Picture this: You’re walking through the campground and spot a miniature ceramic gnome perched in the corner on a fence post.
These hand-crafted creatures were scattered throughout Winklepleck Grove Campground during uCamp, the annual teardrop trailer rally. Flipping over the figurine, the bottom instructed the finder to post a photo of the gnome on social media using #travelinggnome2023. The uCamp Facebook group was flooded with photos of these funny little gnomes during the event.
But where did these mysterious traveling gnomes come from? Potter Dave Henry, who owners Mud Man Ceramics in Westerville, OH, came up with the idea. His creations were a perfect blend of art and adventure, as uCampers joined the search for the gnomes with enthusiasm.
“I found a similar gnome online and thought that would be really great if I could make a bunch and hide them around for folks to find,” Dave explained.
A fun-filled treasure hunt
Campers were invited to embark on a treasure hunt, tracking down these whimsical wanderers and carrying them away as keepsakes of their uCamp adventure. Even uCamp team members found a gnome sitting on the hood of one of their golf carts. The team was thrilled to find one of the gnomes.
This isn’t the first time Dave has set his gnomes free for others to find, he said, adding he does this in his hometown. The idea is similar to the painted rock trend, which grew in popularity in 2018. The goal of the painted rocks were to spread kindness and joy.
From mugs to gnomes
The tiny statues start out as mug handles, which he then turns into gnomes weighing about one ounce and roughly the size of a golf ball. But the gnomes aren’t the only creations that come out of his studio. He estimates he makes a couple thousand mugs a year, which is one of his most requested itens, He also makes other functional wares such as bowls and tea sets.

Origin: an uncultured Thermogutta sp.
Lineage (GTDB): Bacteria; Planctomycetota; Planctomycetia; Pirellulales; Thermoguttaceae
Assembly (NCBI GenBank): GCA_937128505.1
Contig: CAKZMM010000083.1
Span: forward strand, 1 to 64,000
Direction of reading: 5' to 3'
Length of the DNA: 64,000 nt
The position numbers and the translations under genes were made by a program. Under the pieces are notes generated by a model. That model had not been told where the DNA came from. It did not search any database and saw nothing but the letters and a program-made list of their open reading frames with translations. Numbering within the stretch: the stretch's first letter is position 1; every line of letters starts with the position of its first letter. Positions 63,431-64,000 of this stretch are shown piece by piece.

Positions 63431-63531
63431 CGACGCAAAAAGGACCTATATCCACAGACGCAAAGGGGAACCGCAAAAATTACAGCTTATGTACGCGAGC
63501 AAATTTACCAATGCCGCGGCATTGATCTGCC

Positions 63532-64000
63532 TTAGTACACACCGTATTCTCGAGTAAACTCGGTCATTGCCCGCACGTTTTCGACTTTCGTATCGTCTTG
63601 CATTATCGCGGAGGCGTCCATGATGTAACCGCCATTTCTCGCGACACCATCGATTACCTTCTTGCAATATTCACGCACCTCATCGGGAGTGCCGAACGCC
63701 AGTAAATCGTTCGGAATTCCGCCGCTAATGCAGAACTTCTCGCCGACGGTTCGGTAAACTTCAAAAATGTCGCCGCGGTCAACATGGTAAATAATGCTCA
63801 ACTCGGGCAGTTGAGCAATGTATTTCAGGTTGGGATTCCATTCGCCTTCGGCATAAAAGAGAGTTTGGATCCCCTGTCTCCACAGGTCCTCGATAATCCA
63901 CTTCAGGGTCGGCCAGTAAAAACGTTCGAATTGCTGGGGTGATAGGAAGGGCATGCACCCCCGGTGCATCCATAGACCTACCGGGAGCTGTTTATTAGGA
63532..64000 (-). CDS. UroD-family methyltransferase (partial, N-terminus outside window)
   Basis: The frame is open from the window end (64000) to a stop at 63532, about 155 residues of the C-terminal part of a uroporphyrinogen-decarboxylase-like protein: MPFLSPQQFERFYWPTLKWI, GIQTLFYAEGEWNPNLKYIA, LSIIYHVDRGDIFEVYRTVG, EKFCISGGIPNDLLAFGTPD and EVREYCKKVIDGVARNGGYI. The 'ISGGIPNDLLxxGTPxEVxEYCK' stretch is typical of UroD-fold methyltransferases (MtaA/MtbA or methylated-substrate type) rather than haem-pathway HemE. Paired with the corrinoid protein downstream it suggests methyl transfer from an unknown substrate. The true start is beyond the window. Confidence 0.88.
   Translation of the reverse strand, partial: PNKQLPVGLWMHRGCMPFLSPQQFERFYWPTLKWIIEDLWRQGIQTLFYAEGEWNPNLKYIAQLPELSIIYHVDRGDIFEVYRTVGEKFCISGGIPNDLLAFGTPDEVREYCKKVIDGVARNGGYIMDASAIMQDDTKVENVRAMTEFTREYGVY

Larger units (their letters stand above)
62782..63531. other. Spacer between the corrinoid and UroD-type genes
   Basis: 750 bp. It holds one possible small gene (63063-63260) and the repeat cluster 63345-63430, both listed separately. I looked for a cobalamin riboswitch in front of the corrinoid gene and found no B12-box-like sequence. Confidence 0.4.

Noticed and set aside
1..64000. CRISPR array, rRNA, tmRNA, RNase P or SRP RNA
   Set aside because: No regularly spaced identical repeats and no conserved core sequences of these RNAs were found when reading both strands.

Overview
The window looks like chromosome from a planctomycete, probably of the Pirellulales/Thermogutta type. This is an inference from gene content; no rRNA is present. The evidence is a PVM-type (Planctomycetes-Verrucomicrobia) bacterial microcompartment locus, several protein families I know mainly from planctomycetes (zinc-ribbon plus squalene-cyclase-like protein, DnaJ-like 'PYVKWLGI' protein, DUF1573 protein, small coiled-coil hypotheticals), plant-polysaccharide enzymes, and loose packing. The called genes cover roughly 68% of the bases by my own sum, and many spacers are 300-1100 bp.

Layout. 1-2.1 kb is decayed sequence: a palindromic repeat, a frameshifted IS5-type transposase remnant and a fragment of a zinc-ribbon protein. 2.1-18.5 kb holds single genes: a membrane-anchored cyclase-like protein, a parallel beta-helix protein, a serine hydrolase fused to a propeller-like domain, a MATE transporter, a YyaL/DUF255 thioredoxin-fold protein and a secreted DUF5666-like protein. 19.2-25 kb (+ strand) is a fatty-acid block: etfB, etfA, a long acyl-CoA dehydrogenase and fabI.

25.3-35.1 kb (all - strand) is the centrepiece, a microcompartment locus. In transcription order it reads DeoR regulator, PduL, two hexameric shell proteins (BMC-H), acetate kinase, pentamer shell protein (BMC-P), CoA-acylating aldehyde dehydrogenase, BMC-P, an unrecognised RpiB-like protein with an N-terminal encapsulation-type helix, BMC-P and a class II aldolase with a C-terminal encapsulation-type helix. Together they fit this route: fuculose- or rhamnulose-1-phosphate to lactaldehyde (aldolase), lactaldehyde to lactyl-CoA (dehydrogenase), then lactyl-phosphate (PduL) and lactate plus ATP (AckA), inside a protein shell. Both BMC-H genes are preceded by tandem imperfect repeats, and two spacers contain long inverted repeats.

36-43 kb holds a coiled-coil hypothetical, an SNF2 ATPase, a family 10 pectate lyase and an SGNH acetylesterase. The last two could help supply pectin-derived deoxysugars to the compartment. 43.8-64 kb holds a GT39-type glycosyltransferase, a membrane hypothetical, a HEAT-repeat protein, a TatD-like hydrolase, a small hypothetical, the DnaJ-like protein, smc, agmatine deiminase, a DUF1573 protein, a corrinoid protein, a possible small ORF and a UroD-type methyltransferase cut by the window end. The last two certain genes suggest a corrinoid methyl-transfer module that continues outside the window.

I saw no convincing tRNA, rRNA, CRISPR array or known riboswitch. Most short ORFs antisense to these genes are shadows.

His heart and love of pottery truly lies in the unqiue, one-of-a-kind pieces he creates for himself.
“For the most part, I don’t sell those. Who knows, when I step off this planet, maybe someone will find a vase and wonder who the heck was Mud Man!” he said.
Creating the mugs and other items are a week-long process from inception to completion. Each piece takes 30 to 60 minutes to make, then another week to fire and glaze, he said. Then the pieces make their way out into the world — some sold at Pure Roots Boutique in Westerville and others at art festivals.
An artistic journey
Dave’s artistic journey might seem like a straight path, but it’s a tale filled with twists and turns. He initially delved into pottery at the Columbus College of Art and Design but traded clay for a camera, joining the Navy as a photographer.
“I got a bad case of wanderlust and saw the Navy as a chance to see the world,” Henry said, adding he was not disappointed by his decision.
After a decade behind the lens, family life beckoned, leading him to a 20-year career as a safety coordinator.
Finally, retirement brought him full circle, back to the pottery wheel. “I couldn’t be happier. Pottery is about the most relaxing thing you could do,” he said.
In one of his videos on his Mud Man Ceramics YouTube channel, he referred to the “serendipity of pottery,” which he explained as the happy “accidents” that result in unique pieces.
“I like to make pottery. However, to make the same thing over and over again would kill me,” he explained. “My pottery is random. No two are alike. If the glaze runs the wrong way or the pot ends up a little wonky, then so be it. It’s one of a kind.”
When he’s not in his studio, he and his wife travel as often as they can in their 2021 TAB 320, sometimes joined by his brother and his wife in their 2018 TAB 320. And of course, he attends uCamp whenever possible.
Dave’s wisdom for those approaching retirement is simple yet profound: “Don’t spend all your golden years working. Find out what makes you happy. And don’t run from failure, embrace it.”